Electricity market reforms have pursued two goals, both aimed at increasing economic efficiency. The first is to ensure that suppliers minimize costs. The second is to make prices more reflective of marginal costs. We use data from Texas to examine whether post-reform retail prices have better reflected wholesale prices, and whether reform has reduced retailer costs. We find clear evidence of both outcomes in competitive market areas but not in non-competitive areas supplied by municipally-owned utilities or co-operatives.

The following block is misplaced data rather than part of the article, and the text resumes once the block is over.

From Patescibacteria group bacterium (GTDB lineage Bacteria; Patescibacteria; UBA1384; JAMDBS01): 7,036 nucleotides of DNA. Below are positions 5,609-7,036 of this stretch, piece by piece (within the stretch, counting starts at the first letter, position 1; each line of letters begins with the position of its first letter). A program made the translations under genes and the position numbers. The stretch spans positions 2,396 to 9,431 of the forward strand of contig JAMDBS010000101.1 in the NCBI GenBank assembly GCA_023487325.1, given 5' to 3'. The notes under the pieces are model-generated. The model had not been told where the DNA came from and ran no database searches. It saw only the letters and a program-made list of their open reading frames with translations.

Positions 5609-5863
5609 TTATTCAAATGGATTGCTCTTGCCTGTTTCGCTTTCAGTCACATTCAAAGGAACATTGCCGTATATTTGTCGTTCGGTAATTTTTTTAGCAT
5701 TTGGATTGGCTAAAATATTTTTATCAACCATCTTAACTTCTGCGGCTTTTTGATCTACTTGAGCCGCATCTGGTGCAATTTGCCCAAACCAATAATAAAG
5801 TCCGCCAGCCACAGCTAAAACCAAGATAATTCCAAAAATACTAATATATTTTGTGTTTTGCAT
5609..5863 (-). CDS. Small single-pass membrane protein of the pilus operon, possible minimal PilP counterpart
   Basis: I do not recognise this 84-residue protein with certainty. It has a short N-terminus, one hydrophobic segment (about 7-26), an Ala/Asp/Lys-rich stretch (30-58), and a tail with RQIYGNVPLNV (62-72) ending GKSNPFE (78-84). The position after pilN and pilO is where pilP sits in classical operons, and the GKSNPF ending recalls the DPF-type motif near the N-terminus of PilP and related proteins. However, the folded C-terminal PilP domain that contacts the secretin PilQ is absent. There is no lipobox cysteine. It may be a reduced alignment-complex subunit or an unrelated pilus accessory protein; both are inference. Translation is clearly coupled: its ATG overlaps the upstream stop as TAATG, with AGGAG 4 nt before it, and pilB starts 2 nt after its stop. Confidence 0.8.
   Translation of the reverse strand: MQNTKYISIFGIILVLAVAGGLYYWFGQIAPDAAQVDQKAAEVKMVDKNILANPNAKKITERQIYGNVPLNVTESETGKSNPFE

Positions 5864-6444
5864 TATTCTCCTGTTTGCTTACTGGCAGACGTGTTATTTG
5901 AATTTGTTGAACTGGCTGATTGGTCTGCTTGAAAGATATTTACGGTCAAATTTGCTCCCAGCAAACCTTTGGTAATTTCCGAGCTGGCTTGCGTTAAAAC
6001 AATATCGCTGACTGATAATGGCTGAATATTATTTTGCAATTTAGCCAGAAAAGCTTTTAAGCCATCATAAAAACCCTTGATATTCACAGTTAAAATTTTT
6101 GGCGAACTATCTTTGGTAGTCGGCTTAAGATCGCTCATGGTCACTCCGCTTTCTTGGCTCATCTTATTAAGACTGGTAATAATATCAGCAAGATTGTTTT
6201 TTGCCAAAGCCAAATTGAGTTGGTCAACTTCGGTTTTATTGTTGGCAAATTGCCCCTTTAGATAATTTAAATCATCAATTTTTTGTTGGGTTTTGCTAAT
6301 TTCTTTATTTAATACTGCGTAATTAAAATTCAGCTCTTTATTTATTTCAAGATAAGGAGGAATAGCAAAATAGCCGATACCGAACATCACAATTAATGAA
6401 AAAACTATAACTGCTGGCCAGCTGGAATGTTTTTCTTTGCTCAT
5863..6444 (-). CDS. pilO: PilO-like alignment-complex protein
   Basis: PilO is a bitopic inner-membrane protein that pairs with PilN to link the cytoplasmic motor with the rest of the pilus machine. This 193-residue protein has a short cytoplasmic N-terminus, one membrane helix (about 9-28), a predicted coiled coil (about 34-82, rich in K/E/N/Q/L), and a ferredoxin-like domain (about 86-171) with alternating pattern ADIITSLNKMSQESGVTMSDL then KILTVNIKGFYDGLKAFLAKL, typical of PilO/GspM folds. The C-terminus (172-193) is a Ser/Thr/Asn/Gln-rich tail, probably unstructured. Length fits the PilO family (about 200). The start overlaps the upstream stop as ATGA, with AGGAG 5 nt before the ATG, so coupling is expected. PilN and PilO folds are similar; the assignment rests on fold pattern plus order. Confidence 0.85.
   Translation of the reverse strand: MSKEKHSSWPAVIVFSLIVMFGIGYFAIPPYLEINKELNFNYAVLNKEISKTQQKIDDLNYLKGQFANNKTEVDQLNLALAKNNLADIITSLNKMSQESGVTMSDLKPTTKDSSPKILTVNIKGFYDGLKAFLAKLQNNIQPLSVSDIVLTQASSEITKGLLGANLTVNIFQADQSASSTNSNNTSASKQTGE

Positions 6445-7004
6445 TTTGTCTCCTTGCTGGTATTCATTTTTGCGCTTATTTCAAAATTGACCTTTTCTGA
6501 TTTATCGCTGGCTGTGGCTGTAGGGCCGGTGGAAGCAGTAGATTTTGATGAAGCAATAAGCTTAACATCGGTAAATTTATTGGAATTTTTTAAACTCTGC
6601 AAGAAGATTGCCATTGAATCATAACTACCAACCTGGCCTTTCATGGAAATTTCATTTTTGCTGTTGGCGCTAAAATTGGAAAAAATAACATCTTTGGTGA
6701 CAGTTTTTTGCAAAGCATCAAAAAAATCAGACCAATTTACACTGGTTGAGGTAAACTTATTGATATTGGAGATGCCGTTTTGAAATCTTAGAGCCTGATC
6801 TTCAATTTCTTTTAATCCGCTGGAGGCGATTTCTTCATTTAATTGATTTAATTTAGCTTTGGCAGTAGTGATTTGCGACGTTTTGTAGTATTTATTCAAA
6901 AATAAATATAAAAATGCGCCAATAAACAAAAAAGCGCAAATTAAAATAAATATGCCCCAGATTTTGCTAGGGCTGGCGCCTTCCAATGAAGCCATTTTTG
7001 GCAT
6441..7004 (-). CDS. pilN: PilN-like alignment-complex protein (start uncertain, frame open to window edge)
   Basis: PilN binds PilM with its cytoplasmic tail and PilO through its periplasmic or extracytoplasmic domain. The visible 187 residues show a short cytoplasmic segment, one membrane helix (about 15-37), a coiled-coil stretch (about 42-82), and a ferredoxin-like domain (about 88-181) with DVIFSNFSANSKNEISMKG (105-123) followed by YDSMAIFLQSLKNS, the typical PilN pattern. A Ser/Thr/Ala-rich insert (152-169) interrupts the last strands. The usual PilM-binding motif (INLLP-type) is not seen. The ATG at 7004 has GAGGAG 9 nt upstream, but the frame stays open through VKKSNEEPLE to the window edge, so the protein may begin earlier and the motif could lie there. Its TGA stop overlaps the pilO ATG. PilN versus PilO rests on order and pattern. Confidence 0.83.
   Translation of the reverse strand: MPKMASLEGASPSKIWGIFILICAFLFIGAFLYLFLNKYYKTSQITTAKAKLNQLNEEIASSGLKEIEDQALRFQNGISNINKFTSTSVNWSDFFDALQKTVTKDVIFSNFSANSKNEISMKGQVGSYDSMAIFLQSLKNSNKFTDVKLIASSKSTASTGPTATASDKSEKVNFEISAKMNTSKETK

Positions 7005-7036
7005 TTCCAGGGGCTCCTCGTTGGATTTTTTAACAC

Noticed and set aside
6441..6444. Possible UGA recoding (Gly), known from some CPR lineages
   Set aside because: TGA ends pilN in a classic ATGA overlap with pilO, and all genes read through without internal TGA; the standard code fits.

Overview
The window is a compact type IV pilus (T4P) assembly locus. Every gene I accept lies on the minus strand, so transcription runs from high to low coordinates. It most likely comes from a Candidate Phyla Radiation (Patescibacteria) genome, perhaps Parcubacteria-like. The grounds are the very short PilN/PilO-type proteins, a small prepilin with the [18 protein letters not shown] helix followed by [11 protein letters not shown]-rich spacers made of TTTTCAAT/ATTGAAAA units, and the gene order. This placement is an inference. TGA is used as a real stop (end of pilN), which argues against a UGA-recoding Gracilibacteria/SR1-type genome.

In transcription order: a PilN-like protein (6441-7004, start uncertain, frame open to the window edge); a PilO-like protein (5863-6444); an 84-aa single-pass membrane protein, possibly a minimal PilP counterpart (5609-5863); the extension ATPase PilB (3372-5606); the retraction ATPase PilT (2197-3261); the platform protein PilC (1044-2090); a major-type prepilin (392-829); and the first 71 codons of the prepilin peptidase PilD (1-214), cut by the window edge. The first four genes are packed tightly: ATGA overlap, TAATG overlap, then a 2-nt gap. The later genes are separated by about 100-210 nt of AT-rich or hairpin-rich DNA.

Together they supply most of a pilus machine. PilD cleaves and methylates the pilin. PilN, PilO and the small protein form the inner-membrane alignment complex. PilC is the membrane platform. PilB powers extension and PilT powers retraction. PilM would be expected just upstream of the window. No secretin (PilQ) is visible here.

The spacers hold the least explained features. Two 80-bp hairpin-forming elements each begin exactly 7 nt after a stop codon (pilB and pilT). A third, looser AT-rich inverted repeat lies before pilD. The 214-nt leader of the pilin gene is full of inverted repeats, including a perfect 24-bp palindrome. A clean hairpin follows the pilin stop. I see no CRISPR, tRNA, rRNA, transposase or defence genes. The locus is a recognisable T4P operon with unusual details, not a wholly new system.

Read the full article in Energy Economics.